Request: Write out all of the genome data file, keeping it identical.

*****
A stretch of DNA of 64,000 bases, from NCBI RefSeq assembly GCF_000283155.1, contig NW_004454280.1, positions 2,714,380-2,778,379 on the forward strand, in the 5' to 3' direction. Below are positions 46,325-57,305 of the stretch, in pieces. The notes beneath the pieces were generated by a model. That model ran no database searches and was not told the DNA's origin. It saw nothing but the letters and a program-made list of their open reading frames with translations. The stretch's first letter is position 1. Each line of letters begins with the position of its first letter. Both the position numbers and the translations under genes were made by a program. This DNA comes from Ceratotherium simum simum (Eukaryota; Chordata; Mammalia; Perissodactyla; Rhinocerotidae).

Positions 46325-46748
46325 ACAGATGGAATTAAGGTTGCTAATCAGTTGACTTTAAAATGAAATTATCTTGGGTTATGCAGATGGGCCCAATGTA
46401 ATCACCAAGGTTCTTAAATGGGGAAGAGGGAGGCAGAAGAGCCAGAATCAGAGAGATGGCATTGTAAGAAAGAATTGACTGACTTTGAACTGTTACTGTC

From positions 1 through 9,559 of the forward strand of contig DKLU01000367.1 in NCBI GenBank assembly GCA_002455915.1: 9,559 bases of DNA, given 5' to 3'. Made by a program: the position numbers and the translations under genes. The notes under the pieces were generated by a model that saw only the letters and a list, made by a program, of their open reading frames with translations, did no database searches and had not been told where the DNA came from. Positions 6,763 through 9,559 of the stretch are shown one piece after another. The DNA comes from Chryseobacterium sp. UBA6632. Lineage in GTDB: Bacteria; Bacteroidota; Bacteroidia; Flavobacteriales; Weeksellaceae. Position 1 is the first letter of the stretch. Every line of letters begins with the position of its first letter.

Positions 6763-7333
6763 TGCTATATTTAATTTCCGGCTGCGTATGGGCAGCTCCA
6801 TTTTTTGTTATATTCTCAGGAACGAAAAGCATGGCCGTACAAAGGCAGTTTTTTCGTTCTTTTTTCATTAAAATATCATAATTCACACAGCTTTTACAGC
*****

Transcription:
A stretch of DNA of 64,000 bases, from NCBI RefSeq assembly GCF_000283155.1, contig NW_004454280.1, positions 2,714,380-2,778,379 on the forward strand, in the 5' to 3' direction. Below are positions 46,325-57,305 of the stretch, in pieces. The notes beneath the pieces were generated by a model. That model ran no database searches and was not told the DNA's origin. It saw nothing but the letters and a program-made list of their open reading frames with translations. The stretch's first letter is position 1. Each line of letters begins with the position of its first letter. Both the position numbers and the translations under genes were made by a program. This DNA comes from Ceratotherium simum simum (Eukaryota; Chordata; Mammalia; Perissodactyla; Rhinocerotidae).

Positions 46325-46748
46325 ACAGATGGAATTAAGGTTGCTAATCAGTTGACTTTAAAATGAAATTATCTTGGGTTATGCAGATGGGCCCAATGTA
46401 ATCACCAAGGTTCTTAAATGGGGAAGAGGGAGGCAGAAGAGCCAGAATCAGAGAGATGGCATTGTAAGAAAGAATTGACTGACTTTGAACTGTTACTGTC

From positions 1 through 9,559 of the forward strand of contig DKLU01000367.1 in NCBI GenBank assembly GCA_002455915.1: 9,559 bases of DNA, given 5' to 3'. Made by a program: the position numbers and the translations under genes. The notes under the pieces were generated by a model that saw only the letters and a list, made by a program, of their open reading frames with translations, did no database searches and had not been told where the DNA came from. Positions 6,763 through 9,559 of the stretch are shown one piece after another. The DNA comes from Chryseobacterium sp. UBA6632. Lineage in GTDB: Bacteria; Bacteroidota; Bacteroidia; Flavobacteriales; Weeksellaceae. Position 1 is the first letter of the stretch. Every line of letters begins with the position of its first letter.

Positions 6763-7333
6763 TGCTATATTTAATTTCCGGCTGCGTATGGGCAGCTCCA
6801 TTTTTTGTTATATTCTCAGGAACGAAAAGCATGGCCGTACAAAGGCAGTTTTTTCGTTCTTTTTTCATTAAAATATCATAATTCACACAGCTTTTACAGC